March is Traumatic Brain Injury Awareness Month. A traumatic brain injury is defined as an alteration in brain function caused by an external force or trauma. In the United States alone, 153 people die from traumatic brain injuries every day, according to BrainLine.org. Women are at higher risk than men because of falls at home or domestic violence. I am glad we have a month to spread awareness to everyone because it might help prevent injuries that can be avoided and help people understand those who have them.
Only 40% will survive traumatic brain injury and have a good recovery, according to the National Center for Biotechnology Information. I am very lucky to be one of those 40%. Many traumatic brain injuries are from surviving car crashes or getting hit on the head, but my traumatic brain injury came from a hemispherectomy on the right side. As you may have read in a previous post, I was born with a brain malformation that causes epilepsy, and I had successful brain surgery to eliminate seizures in 2010. (You can read “My Surgery Story” here.)
The most frequent traumatic brain injuries typically happen to people ages 15 and older. The media focuses on traumatic brain injury because it is common with people who play sports, particularly football. Visual problems such as double vision, loss of peripheral vision, and difficulty reading are common symptoms often caused by traumatic brain injury.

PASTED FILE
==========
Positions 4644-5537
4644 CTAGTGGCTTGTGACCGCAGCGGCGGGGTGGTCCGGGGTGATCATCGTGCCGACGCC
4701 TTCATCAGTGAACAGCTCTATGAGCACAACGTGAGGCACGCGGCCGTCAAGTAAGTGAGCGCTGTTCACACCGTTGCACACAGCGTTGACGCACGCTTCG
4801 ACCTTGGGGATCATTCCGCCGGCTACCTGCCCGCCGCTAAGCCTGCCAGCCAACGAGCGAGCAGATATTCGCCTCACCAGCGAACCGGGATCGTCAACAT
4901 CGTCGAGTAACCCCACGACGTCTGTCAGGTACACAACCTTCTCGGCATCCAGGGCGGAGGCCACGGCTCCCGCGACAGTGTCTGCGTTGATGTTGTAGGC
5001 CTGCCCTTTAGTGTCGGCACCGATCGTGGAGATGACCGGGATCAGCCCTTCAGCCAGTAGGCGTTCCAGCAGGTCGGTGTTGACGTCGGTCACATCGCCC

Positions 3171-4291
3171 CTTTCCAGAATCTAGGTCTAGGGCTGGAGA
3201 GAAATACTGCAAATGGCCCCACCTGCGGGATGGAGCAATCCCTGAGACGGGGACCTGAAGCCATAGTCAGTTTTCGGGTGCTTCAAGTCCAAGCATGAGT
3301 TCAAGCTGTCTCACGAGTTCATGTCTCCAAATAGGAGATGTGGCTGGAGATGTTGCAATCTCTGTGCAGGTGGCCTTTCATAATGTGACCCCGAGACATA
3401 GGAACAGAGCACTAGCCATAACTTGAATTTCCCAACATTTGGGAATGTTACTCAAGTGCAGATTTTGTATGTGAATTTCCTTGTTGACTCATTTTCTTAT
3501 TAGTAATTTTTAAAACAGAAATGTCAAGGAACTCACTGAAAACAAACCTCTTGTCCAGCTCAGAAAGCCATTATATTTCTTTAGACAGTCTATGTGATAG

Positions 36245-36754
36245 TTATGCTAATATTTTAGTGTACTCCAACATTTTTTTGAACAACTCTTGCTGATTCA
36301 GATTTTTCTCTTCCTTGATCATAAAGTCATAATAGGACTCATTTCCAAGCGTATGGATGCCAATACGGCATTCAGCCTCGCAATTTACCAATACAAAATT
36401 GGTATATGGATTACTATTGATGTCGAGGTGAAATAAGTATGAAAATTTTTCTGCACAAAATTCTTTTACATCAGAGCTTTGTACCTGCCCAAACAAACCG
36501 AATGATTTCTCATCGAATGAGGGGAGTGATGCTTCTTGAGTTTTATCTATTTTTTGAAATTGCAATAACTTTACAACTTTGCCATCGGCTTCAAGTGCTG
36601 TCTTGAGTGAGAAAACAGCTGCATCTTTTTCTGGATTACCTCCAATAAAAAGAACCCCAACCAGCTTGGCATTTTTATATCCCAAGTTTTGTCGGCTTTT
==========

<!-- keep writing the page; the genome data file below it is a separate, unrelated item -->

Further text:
I, too, have had visual problems since my surgery. I lost peripheral vision not only on my left side but also the top and bottom when looking straight ahead, forming a crescent shape of no vision. As a result, I have to be careful walking so that I will not trip over things that I cannot see or walk through doorways into unseen hallway traffic. Through visual therapy, I have learned to “scan” (turn my head) around me as I walk so I can see the areas out of my range of vision.
Sometimes people will think I am ignoring them when actually they are standing or sitting on my left side, and I cannot see or hear them. It has caused misunderstandings many times! To prevent further misunderstandings and misjudgments when possible, I try to remember to ask or remind people to be on my right side, and I explain to them why.
I also have special lenses in my glasses to help with double vision, which was finally diagnosed a few years after my surgery. I used to have difficulty reading books, but with today’s technology, that is no longer a problem. I am very thankful for an e-reader that allows me to increase the font size because I enjoy reading a lot.
After my surgery, the doctors were unsure if I would be able to do certain things, but I have surprised them in many ways. I think the most surprising for the doctors was finding out that I took horseback riding lessons after my procedure. I bet the doctors would be even more amazed to find out I have ridden a zip line and gone tubing, among other activities—all thanks to Camp ASCCA!
People with traumatic brain injuries often have trouble with communication. For myself, I sometimes do not understand certain words, and it’s hard to tell the difference between nice people and rude people. For example, I take sarcasm as an insult, and it has taken me years to be able to tell the difference. Actually, I still have a hard time telling the difference sometimes.
Although there are several effects of traumatic brain injury, I have only these few symptoms, and I have figured out how to work my way around them with the help of my family. I hope this will help people be aware of traumatic brain injury and its lifelong effects.